We are committed to sustainable “green” building. In 2011, we collaborated with Peabody Architects to build the first “Passive House” in the Washington Metropolitan Area and the 22nd in the United States. Since then we have completed the first modular passive home in the Metro area, the first Passive House in Rockville, MD and a Zero Energy ready home in Fairfax City, VA
Several of our recent homes have featured a high efficiency exterior layer called EIFS (Exterior Insulation and Finish System). Below is a video produced by the EIFS Industry Members Association highlighting our green design architect partner, David Peabody, and Brendan O’Neill Jr explaining this state of the art insulation technique.
O’Neill Development, along with Architect David Peabody, have designed and built the first “Passive House” in the Washington Metropolitan area (and the 22nd in this country) as well as the first modular passive house in this area. “Passive” construction involves a super insulated structure with constantly re-circulating fresh air and even temperatures throughout. A PH home uses roughly 90% less heating and cooling energy than the average home. It is designed as an integrated system, with site, energy, ventilation, air quality, humidity, health and comfort all taken into account. The images that follow are examples of our passive house construction.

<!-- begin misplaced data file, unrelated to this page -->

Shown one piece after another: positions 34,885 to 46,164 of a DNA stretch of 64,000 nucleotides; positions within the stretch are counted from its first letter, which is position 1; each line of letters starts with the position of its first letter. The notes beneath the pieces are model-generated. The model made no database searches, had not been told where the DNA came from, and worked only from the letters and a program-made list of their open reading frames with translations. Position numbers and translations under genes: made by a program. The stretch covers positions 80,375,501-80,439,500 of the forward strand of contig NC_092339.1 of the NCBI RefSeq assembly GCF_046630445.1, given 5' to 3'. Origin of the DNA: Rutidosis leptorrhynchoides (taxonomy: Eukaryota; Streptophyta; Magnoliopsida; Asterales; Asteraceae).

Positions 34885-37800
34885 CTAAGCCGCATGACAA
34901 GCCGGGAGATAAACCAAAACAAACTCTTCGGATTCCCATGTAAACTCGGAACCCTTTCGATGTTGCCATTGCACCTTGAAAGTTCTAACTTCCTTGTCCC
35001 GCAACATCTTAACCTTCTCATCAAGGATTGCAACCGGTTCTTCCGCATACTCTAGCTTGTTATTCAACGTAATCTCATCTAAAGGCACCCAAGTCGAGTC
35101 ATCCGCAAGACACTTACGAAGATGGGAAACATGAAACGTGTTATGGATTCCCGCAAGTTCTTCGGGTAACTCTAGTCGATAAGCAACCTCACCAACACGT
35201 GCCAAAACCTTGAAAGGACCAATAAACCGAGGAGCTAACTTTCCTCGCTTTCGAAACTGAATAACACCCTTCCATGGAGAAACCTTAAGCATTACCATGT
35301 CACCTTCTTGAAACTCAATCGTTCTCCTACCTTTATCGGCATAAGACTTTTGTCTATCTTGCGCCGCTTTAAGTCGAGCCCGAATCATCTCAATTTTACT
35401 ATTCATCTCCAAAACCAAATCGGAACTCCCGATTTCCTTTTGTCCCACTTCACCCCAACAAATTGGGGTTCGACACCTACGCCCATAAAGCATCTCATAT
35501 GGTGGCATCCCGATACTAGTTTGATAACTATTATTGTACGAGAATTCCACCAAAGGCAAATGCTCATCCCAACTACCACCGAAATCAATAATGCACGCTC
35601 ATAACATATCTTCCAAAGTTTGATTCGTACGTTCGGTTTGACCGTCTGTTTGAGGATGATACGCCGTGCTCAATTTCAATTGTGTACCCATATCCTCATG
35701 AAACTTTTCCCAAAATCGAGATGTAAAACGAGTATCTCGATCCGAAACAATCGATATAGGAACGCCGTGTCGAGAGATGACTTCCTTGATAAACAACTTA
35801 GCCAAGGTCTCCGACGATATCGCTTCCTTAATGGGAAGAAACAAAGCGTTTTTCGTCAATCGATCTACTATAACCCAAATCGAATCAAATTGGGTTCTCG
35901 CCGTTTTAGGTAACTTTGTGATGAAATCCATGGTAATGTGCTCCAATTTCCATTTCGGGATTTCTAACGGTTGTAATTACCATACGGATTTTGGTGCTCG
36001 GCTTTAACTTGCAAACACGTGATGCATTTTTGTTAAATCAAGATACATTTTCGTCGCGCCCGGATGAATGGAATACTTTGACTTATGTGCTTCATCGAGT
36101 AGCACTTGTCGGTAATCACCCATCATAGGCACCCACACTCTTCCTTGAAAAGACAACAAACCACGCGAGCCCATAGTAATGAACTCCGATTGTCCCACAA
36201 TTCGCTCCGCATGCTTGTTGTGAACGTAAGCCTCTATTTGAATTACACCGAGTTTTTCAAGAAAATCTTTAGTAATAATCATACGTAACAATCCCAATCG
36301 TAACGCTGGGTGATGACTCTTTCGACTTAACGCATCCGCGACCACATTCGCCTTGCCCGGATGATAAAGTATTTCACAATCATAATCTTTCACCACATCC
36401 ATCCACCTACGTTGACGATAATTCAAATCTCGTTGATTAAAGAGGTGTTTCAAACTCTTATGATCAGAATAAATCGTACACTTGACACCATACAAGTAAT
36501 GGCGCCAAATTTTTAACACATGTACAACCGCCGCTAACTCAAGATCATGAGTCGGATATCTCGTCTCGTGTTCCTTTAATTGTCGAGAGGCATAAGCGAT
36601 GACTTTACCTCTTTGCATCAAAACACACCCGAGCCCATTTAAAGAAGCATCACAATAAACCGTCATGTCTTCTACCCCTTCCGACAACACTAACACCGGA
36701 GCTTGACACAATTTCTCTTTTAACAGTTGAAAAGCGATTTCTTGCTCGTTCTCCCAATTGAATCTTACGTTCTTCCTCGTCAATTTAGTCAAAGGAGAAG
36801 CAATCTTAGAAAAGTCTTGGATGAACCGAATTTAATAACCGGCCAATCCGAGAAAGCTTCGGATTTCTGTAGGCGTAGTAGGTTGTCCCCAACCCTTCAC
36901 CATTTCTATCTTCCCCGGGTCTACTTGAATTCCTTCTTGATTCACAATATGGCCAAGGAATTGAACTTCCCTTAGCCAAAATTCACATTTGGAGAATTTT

The Chelsea House
This passive house, designed and built in partnership with architect David Peabody, was the first passive house built in the Washington Metropolitan Region and one of the early passive houses built in the United States.
Read more about our Chelsea House Passive House here.
The HIP House
This passive house, designed and built in partnership with Architect David Peabody, was built for the Housing Initiative Partnerships of Prince Georges County for their affordable housing initiative and the first modular passive built in the Washington Metropolitan region.
Rockville City Passive House
This Passive House, completed in 2014 and designed by Architect David Peabody, was the first of its kind in Rockville. Designed in the neoclassical style of the twentieth century, this house won the Peerless Rockville award in two categories: Outstanding Green Design and Compatible Infill.
Net Zero Ready
This house was designed by architect David Peabody using passive house principals but the owners chose not to make it PHIUS certified. Eventually owners will be installing a 20 kw solar array to power both the house and one electric vehicle